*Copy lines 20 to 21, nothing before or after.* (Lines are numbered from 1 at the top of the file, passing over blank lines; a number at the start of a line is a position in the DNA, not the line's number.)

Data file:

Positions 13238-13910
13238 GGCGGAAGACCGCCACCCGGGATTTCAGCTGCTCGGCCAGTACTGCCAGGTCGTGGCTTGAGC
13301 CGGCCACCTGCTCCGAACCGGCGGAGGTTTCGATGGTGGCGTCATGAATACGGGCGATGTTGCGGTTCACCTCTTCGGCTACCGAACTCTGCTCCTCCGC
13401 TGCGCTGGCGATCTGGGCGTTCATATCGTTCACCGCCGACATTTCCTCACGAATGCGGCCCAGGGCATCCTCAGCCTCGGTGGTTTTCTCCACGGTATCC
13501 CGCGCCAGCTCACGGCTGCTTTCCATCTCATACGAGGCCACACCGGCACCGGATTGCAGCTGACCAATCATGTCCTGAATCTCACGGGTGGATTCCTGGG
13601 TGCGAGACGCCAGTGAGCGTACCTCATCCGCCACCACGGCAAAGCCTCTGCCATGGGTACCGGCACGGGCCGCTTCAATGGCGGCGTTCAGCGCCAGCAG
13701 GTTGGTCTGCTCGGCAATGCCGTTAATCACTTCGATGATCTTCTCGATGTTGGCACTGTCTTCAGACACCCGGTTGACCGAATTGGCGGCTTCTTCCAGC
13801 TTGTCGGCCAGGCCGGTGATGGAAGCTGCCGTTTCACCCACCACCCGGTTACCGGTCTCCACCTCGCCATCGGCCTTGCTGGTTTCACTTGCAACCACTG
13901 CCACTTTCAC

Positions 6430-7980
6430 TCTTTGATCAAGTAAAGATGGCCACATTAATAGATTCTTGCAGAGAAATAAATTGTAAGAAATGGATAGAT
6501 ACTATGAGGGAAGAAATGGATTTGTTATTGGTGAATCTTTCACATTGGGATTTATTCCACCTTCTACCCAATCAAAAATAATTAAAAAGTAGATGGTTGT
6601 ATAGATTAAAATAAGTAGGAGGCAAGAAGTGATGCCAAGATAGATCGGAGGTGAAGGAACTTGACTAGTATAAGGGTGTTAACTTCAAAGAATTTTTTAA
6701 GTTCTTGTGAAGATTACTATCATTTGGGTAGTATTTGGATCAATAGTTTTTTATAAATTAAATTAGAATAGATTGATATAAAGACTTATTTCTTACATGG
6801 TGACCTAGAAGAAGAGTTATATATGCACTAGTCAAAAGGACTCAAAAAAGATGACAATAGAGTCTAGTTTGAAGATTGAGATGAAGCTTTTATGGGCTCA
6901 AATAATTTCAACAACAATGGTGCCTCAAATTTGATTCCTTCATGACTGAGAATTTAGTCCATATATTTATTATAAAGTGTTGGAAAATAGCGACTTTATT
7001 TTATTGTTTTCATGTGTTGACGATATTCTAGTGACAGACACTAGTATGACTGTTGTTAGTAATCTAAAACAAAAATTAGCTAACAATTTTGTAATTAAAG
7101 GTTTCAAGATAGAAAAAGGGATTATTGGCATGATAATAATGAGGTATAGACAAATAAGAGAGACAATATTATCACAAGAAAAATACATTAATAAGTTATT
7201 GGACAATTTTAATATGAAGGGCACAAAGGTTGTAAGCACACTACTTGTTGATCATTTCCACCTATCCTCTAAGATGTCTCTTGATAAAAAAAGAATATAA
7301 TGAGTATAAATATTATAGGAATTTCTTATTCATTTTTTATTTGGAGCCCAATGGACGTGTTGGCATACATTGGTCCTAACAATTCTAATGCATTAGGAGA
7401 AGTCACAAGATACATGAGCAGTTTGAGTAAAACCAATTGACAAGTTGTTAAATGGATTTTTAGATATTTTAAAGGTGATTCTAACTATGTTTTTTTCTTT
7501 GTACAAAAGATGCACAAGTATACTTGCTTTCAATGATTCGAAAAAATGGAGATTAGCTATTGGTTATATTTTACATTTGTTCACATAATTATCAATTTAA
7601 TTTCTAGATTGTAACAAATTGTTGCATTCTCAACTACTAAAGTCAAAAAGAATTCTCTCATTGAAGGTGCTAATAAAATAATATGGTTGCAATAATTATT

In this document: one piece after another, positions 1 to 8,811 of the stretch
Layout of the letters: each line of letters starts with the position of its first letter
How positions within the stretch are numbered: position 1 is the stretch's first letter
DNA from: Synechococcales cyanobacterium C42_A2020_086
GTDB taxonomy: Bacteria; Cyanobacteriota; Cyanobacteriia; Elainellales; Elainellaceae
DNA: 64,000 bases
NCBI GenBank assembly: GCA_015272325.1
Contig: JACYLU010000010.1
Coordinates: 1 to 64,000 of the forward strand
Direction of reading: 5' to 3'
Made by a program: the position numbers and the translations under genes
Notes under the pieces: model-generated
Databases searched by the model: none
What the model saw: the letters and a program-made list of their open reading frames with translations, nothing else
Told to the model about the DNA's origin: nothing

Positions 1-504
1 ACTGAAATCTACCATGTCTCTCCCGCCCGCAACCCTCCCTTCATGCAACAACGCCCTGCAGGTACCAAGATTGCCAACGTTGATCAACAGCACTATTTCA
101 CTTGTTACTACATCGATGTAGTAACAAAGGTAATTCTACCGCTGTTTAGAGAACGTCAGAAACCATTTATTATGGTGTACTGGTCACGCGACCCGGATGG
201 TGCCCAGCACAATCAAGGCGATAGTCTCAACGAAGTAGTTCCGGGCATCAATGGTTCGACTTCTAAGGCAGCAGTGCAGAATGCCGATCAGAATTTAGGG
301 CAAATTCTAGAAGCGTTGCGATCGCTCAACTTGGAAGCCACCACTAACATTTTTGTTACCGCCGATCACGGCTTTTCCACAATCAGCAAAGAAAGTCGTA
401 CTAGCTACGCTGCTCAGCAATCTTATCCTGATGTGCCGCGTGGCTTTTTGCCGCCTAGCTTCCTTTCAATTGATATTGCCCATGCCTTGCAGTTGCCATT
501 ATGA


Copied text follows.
7301 TGAGTATAAATATTATAGGAATTTCTTATTCATTTTTTATTTGGAGCCCAATGGACGTGTTGGCATACATTGGTCCTAACAATTCTAATGCATTAGGAGA
7401 AGTCACAAGATACATGAGCAGTTTGAGTAAAACCAATTGACAAGTTGTTAAATGGATTTTTAGATATTTTAAAGGTGATTCTAACTATGTTTTTTTCTTT